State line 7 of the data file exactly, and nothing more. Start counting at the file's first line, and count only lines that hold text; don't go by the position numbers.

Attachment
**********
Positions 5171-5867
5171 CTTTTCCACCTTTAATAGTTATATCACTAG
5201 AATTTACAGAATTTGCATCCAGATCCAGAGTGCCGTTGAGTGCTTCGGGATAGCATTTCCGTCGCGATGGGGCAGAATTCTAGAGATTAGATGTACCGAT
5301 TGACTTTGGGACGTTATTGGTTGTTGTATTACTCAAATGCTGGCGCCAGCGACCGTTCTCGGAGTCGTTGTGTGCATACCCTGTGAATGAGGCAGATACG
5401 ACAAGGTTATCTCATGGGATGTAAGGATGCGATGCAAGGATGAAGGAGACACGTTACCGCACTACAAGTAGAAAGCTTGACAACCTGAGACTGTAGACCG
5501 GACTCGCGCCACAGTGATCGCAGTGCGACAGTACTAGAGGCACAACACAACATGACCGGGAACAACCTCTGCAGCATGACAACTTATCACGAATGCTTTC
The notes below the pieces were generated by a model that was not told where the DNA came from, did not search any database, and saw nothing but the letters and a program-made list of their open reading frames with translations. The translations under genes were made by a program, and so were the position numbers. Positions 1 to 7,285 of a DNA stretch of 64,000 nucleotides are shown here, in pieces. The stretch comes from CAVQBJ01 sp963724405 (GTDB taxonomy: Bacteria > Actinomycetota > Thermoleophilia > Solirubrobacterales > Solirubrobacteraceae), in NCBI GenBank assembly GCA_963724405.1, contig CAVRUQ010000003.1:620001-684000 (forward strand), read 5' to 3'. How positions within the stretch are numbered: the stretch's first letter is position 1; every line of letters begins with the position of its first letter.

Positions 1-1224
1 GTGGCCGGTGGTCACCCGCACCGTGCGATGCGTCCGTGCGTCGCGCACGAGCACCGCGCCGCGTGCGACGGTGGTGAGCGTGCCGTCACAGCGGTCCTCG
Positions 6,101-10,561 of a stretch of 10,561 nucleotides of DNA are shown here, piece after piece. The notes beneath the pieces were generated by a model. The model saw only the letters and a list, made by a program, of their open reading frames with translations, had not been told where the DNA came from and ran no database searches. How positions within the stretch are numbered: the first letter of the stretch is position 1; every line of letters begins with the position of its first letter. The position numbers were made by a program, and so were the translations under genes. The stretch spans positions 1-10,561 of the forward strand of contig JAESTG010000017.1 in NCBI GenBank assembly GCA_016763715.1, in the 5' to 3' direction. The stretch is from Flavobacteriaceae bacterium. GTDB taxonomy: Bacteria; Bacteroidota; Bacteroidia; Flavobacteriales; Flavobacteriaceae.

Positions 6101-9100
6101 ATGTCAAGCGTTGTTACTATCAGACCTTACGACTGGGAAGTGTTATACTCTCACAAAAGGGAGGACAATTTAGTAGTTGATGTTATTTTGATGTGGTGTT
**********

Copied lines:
The notes below the pieces were generated by a model that was not told where the DNA came from, did not search any database, and saw nothing but the letters and a program-made list of their open reading frames with translations. The translations under genes were made by a program, and so were the position numbers. Positions 1 to 7,285 of a DNA stretch of 64,000 nucleotides are shown here, in pieces. The stretch comes from CAVQBJ01 sp963724405 (GTDB taxonomy: Bacteria > Actinomycetota > Thermoleophilia > Solirubrobacterales > Solirubrobacteraceae), in NCBI GenBank assembly GCA_963724405.1, contig CAVRUQ010000003.1:620001-684000 (forward strand), read 5' to 3'. How positions within the stretch are numbered: the stretch's first letter is position 1; every line of letters begins with the position of its first letter.